Arrested Development in L.A. County's Juvenile Detention System

 

Although the same problems have kept showing up in reports over the last 10 years, little meaningful progress has been made against them.

 

Noam N. Levey

Los Angeles Times

August 21, 2006

For more than a decade, Los Angeles County's governing supervisors have been repeatedly warned about problems in the county's mammoth detention system for juvenile offenders.

But despite at least 16 studies, investigations or audits since 1998 — exposing serious deficiencies with schooling, mental health services and basic safety — the county's elected leaders have done little to meaningfully improve California's largest juvenile detention system, records show.

Instead, outside observers say, the supervisors' pattern of crisis-driven leadership coupled with poor follow-through has left a system, housing nearly 4,000 offenders on any given day, in much the same woeful condition as 10 years ago.

In the last year, county juvenile facilities operated by the Probation Department have erupted in race riots. More than a dozen inmates have escaped. And federal monitors have found mentally ill juveniles shackled hand and foot for days on end.

"Anyone who works in government knows that what gets paid attention to gets done," said Elan Melamid, a public policy consultant who has studied the county's delinquency and child welfare systems, as well as New York's — where, he said, dogged leadership turned around a disastrous system.

"It's no secret that this Board of Supervisors tends to be quite flighty," Melamid said. "And bureaucrats know that if you duck long enough, they'll move along to the next crisis."

The supervisors generally defend their oversight of the juvenile system, citing the difficulties of dealing with violent delinquents.

"We just have a very tough population in a big county," Supervisor Don Knabe said recently.

As hopeful signs, Knabe and his colleagues point to recently approved funding to boost staffing at the juvenile halls and the appointment of a probation chief who has promised to tackle the system's problems aggressively.

"There's a lot of work going on right now," said Supervisor Zev Yaroslavsky, who is in his 12th year on the board.

There is much to do. Studies over the last year have exposed many of the same deficiencies identified nearly a decade ago, some as basic as proper recordkeeping.

Even the tragedies — and the response from the Board of Supervisors — seem to have changed little.

Nine years ago, when 12-year-old Rodney Haynes was bludgeoned to death by two older teenagers whom the Probation Department had placed in the same group home, outraged board members demanded a report. Last spring, when another 12-year-old boy was raped by two teenagers after the department placed the three together in a courthouse holding cell, the same board asked for another report.

Meanwhile, as L.A. County has struggled, other counties and states — including Texas, whose system is larger than Los Angeles' — have become national models for rehabilitating violent teenagers.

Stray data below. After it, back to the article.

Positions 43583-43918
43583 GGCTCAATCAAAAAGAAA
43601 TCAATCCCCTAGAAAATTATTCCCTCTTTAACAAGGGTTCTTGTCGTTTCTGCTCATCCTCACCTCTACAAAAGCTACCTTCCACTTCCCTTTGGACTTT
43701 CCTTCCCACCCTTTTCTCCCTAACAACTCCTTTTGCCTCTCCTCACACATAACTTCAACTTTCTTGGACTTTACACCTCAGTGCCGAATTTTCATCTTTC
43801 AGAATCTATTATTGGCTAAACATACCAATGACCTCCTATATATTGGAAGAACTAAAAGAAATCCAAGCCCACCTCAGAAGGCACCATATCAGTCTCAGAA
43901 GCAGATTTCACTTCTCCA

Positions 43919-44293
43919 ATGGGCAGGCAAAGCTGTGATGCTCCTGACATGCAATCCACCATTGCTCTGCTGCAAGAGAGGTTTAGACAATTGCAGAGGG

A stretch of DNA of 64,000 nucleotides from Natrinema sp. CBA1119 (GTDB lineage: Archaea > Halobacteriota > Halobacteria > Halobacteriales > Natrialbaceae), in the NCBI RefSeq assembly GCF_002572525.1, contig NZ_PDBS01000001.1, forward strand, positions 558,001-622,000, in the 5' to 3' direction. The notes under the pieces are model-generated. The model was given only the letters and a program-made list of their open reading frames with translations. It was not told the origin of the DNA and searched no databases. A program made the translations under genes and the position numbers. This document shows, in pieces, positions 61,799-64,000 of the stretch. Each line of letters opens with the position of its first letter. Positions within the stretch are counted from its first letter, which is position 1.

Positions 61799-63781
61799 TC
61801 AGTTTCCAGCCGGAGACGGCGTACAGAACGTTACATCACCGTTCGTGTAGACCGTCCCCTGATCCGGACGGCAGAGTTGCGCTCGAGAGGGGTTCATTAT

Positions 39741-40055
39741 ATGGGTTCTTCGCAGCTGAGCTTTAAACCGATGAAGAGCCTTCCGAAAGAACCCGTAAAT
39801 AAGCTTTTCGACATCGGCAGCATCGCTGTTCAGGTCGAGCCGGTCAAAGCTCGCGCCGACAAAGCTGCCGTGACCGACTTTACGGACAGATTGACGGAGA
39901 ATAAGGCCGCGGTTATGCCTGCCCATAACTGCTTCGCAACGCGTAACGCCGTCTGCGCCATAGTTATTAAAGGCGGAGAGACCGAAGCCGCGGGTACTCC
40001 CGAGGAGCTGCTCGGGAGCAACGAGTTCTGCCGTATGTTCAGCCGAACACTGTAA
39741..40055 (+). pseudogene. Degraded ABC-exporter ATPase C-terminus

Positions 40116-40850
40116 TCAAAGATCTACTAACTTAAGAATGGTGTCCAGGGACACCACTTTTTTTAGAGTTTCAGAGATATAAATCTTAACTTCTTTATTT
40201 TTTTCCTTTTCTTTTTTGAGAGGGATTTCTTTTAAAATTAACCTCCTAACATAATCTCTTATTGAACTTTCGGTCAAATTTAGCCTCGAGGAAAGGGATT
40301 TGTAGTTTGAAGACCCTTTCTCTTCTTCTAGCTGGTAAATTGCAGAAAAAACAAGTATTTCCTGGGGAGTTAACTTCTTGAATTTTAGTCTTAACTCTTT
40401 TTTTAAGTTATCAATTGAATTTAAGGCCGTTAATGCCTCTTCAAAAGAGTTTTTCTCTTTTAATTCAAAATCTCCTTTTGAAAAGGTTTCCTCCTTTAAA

"It's a shame," said Dan Macallair, executive director of the San Francisco-based Center on Juvenile and Criminal Justice, a leading national advocate for juvenile detention reform. "Los Angeles County could be the leader and shape not only county policies toward juvenile delinquents but policies statewide, even nationwide. But there just hasn't been any visionary leadership."

The county's new probation chief, Robert Taylor, who has promised to restructure the entire system, acknowledged the magnitude of the challenge. "This is going to take years to correct because it took years to decay," he said recently.

It wasn't always so.

Decades ago, L.A. County helped pioneer new approaches for dealing with troubled young people. It built a network of rural camps in the mountains ringing Los Angeles that were supposed to provide a more conducive atmosphere for rehabilitating young offenders.

And the Probation Department was a leader in developing the so-called boot camp strategy to provide delinquents with the structure and discipline that many lacked on the streets.

"There was a time when this was the best probation system in the nation," said Jacqueline McCroskey, a professor of social work at USC who was employed by the system in the early 1970s and recently wrote a report on its failings.

By the time the five current supervisors began serving together, the system was already in decline.

Soaring crime in the 1980s sapped public support for helping delinquents, relegating the juvenile detention system to the back burner for many elected officials. By the late '80s, conditions had deteriorated so badly that federal investigators began looking at problems in the county's system.

Of the current board, only Mike Antonovich, a Glendale Republican elected in 1980, was serving at the time.

Supervisors Yaroslavsky, Gloria Molina and Yvonne Brathwaite Burke, all Democrats, joined the board in the early 1990s. Knabe, a South Bay Republican who had been chief of staff to the district's former supervisor, took his seat in 1997.